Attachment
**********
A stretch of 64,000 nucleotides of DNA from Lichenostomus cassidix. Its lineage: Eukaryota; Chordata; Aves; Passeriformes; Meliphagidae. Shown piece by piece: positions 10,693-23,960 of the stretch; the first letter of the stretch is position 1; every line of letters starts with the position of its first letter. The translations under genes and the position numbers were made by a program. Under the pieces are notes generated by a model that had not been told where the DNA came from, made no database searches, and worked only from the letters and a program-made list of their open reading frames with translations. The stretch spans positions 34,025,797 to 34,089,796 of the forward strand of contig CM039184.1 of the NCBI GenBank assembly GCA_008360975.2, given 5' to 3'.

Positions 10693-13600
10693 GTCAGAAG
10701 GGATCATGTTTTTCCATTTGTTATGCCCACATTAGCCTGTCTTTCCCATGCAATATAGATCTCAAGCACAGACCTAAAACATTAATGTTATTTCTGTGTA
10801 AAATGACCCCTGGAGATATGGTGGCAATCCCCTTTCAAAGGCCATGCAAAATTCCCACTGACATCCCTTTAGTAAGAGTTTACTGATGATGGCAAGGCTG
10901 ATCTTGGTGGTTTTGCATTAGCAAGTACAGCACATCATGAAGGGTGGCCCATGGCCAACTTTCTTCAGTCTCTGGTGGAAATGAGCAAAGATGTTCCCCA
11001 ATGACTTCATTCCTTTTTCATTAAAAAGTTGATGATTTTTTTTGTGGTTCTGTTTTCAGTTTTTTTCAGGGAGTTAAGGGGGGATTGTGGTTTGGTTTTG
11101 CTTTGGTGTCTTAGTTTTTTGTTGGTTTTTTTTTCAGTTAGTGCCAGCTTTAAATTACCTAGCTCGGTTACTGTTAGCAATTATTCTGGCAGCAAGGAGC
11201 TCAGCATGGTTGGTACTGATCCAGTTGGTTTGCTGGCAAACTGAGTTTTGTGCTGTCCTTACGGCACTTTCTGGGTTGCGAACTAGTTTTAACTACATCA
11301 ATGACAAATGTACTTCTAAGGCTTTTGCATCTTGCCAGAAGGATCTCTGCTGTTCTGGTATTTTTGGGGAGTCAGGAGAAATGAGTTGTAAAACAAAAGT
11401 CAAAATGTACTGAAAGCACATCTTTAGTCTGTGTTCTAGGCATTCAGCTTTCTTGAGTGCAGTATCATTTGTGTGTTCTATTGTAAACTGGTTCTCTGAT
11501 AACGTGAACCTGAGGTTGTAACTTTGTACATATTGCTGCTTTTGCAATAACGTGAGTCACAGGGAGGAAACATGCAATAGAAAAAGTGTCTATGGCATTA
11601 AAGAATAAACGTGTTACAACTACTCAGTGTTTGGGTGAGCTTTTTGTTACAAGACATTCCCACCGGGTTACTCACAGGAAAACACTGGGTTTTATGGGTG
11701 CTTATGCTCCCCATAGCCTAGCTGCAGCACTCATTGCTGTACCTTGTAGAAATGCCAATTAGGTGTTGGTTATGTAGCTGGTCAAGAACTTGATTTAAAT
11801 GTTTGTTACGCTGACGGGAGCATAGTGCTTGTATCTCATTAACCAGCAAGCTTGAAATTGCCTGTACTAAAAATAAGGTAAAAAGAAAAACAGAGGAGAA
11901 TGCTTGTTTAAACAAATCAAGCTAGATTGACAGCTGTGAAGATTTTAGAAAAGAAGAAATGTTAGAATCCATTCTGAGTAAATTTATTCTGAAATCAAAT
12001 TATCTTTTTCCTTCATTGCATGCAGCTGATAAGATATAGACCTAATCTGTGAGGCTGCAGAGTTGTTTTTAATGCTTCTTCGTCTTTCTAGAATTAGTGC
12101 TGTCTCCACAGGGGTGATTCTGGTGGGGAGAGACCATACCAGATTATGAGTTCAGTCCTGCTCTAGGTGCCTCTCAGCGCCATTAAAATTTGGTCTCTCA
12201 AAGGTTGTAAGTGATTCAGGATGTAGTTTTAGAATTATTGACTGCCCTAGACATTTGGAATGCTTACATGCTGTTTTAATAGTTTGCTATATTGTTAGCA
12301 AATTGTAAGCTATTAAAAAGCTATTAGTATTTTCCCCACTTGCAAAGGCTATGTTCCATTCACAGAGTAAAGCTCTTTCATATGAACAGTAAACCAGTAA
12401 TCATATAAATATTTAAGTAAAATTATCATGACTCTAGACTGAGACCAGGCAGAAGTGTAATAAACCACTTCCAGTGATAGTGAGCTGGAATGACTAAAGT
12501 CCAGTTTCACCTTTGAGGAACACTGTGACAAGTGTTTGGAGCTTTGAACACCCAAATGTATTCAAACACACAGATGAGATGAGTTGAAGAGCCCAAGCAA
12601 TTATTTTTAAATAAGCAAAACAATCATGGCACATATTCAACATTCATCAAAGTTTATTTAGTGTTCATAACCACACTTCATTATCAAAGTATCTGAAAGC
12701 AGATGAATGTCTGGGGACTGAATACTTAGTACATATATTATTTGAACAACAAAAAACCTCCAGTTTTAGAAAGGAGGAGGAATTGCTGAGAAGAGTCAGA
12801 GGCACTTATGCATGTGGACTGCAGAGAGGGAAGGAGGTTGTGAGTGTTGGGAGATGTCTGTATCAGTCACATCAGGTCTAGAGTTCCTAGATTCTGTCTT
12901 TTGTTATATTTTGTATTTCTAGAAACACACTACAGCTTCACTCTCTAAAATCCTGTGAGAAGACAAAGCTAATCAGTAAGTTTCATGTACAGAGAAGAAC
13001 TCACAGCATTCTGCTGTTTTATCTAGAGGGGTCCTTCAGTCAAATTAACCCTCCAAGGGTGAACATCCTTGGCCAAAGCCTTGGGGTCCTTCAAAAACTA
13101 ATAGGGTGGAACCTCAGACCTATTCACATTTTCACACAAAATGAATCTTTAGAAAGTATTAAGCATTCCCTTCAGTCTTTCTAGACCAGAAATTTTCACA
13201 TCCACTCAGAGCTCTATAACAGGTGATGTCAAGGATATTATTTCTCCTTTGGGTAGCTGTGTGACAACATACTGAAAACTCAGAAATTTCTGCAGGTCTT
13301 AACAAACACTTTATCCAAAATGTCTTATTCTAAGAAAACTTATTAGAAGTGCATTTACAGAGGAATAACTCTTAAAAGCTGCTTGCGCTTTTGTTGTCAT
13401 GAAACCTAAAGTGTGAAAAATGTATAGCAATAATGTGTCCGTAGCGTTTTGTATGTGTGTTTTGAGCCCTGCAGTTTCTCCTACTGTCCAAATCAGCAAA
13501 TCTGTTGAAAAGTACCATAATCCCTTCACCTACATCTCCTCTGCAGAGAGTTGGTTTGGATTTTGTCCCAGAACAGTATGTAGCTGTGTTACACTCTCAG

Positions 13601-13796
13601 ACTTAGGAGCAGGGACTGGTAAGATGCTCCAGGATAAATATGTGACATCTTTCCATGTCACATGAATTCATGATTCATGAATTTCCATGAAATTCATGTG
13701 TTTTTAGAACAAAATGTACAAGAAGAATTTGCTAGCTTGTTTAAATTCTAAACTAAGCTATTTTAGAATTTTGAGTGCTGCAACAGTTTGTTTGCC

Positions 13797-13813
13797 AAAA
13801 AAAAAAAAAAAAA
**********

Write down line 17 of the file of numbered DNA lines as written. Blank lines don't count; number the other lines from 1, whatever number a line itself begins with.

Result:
12001 TATCTTTTTCCTTCATTGCATGCAGCTGATAAGATATAGACCTAATCTGTGAGGCTGCAGAGTTGTTTTTAATGCTTCTTCGTCTTTCTAGAATTAGTGC